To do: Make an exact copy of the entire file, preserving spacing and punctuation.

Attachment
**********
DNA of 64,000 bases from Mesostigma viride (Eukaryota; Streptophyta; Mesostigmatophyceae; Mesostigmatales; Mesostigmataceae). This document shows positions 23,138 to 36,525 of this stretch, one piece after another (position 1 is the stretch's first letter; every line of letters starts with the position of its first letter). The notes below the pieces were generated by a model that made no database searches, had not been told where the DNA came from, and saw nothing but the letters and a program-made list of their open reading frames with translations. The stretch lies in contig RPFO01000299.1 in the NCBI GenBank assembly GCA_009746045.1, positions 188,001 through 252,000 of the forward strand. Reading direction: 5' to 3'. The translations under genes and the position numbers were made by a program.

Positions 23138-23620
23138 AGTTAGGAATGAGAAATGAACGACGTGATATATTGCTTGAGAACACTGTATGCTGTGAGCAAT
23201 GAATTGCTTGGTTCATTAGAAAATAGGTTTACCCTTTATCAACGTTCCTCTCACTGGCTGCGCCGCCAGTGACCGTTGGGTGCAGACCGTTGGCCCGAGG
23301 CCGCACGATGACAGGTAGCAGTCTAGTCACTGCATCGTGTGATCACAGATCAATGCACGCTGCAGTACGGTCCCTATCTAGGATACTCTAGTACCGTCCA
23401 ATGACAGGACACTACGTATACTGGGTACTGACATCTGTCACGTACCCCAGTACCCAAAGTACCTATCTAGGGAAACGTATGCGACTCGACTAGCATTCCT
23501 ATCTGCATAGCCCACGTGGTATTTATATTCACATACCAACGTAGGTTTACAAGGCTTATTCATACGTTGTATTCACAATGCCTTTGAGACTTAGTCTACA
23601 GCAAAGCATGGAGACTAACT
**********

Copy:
DNA of 64,000 bases from Mesostigma viride (Eukaryota; Streptophyta; Mesostigmatophyceae; Mesostigmatales; Mesostigmataceae). This document shows positions 23,138 to 36,525 of this stretch, one piece after another (position 1 is the stretch's first letter; every line of letters starts with the position of its first letter). The notes below the pieces were generated by a model that made no database searches, had not been told where the DNA came from, and saw nothing but the letters and a program-made list of their open reading frames with translations. The stretch lies in contig RPFO01000299.1 in the NCBI GenBank assembly GCA_009746045.1, positions 188,001 through 252,000 of the forward strand. Reading direction: 5' to 3'. The translations under genes and the position numbers were made by a program.

Positions 23138-23620
23138 AGTTAGGAATGAGAAATGAACGACGTGATATATTGCTTGAGAACACTGTATGCTGTGAGCAAT
23201 GAATTGCTTGGTTCATTAGAAAATAGGTTTACCCTTTATCAACGTTCCTCTCACTGGCTGCGCCGCCAGTGACCGTTGGGTGCAGACCGTTGGCCCGAGG
23301 CCGCACGATGACAGGTAGCAGTCTAGTCACTGCATCGTGTGATCACAGATCAATGCACGCTGCAGTACGGTCCCTATCTAGGATACTCTAGTACCGTCCA
23401 ATGACAGGACACTACGTATACTGGGTACTGACATCTGTCACGTACCCCAGTACCCAAAGTACCTATCTAGGGAAACGTATGCGACTCGACTAGCATTCCT
23501 ATCTGCATAGCCCACGTGGTATTTATATTCACATACCAACGTAGGTTTACAAGGCTTATTCATACGTTGTATTCACAATGCCTTTGAGACTTAGTCTACA
23601 GCAAAGCATGGAGACTAACT